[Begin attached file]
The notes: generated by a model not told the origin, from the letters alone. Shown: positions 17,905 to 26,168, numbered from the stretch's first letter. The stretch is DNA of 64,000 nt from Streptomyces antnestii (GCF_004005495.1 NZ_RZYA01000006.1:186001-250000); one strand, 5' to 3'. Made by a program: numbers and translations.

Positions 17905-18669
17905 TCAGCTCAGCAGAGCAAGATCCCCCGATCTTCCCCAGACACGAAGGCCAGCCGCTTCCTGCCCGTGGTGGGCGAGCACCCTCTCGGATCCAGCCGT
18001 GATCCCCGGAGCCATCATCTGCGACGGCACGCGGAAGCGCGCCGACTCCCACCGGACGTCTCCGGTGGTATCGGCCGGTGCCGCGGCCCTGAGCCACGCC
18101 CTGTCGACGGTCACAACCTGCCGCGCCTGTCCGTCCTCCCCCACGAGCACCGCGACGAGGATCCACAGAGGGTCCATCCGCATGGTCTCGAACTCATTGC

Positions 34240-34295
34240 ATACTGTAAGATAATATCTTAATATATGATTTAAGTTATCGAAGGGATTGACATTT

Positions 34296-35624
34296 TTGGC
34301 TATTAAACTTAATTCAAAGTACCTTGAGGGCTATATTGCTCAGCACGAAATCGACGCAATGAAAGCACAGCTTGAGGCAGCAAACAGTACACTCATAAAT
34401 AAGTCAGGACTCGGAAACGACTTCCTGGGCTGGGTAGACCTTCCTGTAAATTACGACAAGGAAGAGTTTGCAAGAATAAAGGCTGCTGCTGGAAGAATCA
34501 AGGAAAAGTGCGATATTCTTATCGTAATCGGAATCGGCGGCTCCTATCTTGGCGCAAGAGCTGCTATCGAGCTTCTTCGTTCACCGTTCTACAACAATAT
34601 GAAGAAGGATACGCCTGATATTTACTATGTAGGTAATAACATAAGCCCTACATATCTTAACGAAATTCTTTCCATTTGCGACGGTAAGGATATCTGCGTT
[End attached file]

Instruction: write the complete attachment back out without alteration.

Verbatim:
The notes: generated by a model not told the origin, from the letters alone. Shown: positions 17,905 to 26,168, numbered from the stretch's first letter. The stretch is DNA of 64,000 nt from Streptomyces antnestii (GCF_004005495.1 NZ_RZYA01000006.1:186001-250000); one strand, 5' to 3'. Made by a program: numbers and translations.

Positions 17905-18669
17905 TCAGCTCAGCAGAGCAAGATCCCCCGATCTTCCCCAGACACGAAGGCCAGCCGCTTCCTGCCCGTGGTGGGCGAGCACCCTCTCGGATCCAGCCGT
18001 GATCCCCGGAGCCATCATCTGCGACGGCACGCGGAAGCGCGCCGACTCCCACCGGACGTCTCCGGTGGTATCGGCCGGTGCCGCGGCCCTGAGCCACGCC
18101 CTGTCGACGGTCACAACCTGCCGCGCCTGTCCGTCCTCCCCCACGAGCACCGCGACGAGGATCCACAGAGGGTCCATCCGCATGGTCTCGAACTCATTGC

Positions 34240-34295
34240 ATACTGTAAGATAATATCTTAATATATGATTTAAGTTATCGAAGGGATTGACATTT

Positions 34296-35624
34296 TTGGC
34301 TATTAAACTTAATTCAAAGTACCTTGAGGGCTATATTGCTCAGCACGAAATCGACGCAATGAAAGCACAGCTTGAGGCAGCAAACAGTACACTCATAAAT
34401 AAGTCAGGACTCGGAAACGACTTCCTGGGCTGGGTAGACCTTCCTGTAAATTACGACAAGGAAGAGTTTGCAAGAATAAAGGCTGCTGCTGGAAGAATCA
34501 AGGAAAAGTGCGATATTCTTATCGTAATCGGAATCGGCGGCTCCTATCTTGGCGCAAGAGCTGCTATCGAGCTTCTTCGTTCACCGTTCTACAACAATAT
34601 GAAGAAGGATACGCCTGATATTTACTATGTAGGTAATAACATAAGCCCTACATATCTTAACGAAATTCTTTCCATTTGCGACGGTAAGGATATCTGCGTT